RP:

I suppose I did.

EE:

I suppose you did too, from what you've told me today.

Your group was the one that started all this stuff about women in the military, and other than being a nurse, you showed them that women could do things just like men could. We have now got an army and all the military services are fully integrated with women. In fact, we just sent in December the first woman combat pilot into action in Iraq on a bombing mission. What do you think about that? Do you think that women should be allowed to do whatever in the services?

RP:

Well, as long as it's that kind of war. But see, like this carrier duty, fighting Japanese in the South Pacific, I wouldn't wish that on anybody. Now, talking about big wheels coming through, one time I was up in the flight office, had duty up there, and I was there by myself. Do [you] remember hearing them talk about the big turkey shoot in the South Pacific? After Midway they started knocking Japanese out of the sky like crazy. Well, this commander came in and had two of his flight logs. He said, “I have four of these, but these are my latest two, and if you need any of the rest of them, I can bring them to you.”

I said, “Well, the only one we need is your last one.” Because you record every flight you make and what kind of flight it was.

So he said, well, he had been written up in the Jacksonville paper with a picture of him about that big on the front page. So I was kind of shocked at that and stymied rather. And then he left, and I went over and got his logs. I started looking through them, and he had nineteen Japanese planes to his credit.

EE:

Oh, just in those two.

RP:

Yes. We had a pilot in the squadron next to us. The first time he went up off of a carrier, he shot down six Japs. And you know, you do five, you're an ace. He came back, and we started—

EE:

First trip.

RP:

Yes. They were making such a fuss about him, and he said, “Well, they just kept getting in my way.”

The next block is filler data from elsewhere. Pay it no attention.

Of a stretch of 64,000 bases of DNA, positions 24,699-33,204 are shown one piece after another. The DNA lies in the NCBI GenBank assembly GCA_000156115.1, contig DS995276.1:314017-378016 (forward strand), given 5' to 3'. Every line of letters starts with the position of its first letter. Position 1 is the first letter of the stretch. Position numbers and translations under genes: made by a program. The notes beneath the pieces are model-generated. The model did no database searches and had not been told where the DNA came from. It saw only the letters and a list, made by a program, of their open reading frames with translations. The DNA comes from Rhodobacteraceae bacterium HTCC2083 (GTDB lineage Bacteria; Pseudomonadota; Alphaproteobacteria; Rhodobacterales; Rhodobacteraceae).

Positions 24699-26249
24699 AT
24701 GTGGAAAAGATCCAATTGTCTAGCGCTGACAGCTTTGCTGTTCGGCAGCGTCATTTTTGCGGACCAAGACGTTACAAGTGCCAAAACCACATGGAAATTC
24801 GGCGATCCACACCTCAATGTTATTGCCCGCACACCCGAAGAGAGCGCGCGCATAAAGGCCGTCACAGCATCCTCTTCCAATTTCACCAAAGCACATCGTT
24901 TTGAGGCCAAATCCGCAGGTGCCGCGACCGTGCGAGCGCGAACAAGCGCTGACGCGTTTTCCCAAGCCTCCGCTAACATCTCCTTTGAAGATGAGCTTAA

EE:

Right. What do you think about pilots? I think you have to have a respect for them after being that close to them.

RP:

Yes. I liked them very much. You see, they went to so many of these parties, too, because they gave them. You know, the graduating parties. It was just like campus life, you know, and they had cars, some of them, and the girls could date officers. The enlisted girls could date officers. A lot of them did, but they couldn't come in the barracks.

EE:

They couldn't be seen in the barracks with them.

RP:

They couldn't, and he called for them, but the enlisted boys could come into the lobby there and then the PA would say, “So-and-so, you have a visitor.” But the girls had to know when the officers were going to be there. Then they'd ride down to the gate, and they'd get out and walk through the gate and get back in the car and go into town. Now, that was silly, right?

EE:

[Unclear]

RP:

It was the doing of the [WAVE] officers who set up the routine for what kind of life we were going to have at Naval Air Station Jacksonville, these WAVE officers. So they made that rule so they could ride with the officers but we weren't supposed to. But we did. One night, there was a favorite pilot I had who was an instructor. His name was Mr. Miller, and I flew with him several times. I was up in the flight office. I had telephone watch. He came up there with this sheepish looking ensign. One of the boys in the metal shop had come up to keep me company, and he was talking to that guy. He was sitting there at the telephone dialing and he hung up, went to another desk and used that telephone to dial, and he was talking to him. Then the phone rang, and I said, “Mr. Miller, this is for you.”

He said, “Where is it in naval regulations says you can't help out a shipmate?” He said, “One of my men came in this afternoon, a WAVE was walking down Main Street in the hot sun, and he stopped and gave her a lift.” And I told you it was NATT Center mainside. It was a long way so he gave her a lift. That snotty Marine corporal got all screwy and came up and gave him a citation for taking an enlisted WAVE in the car with him. He said, “Now, you just show me where it's against the regulations to help out a shipmate.” So next day that order was rescinded.

EE: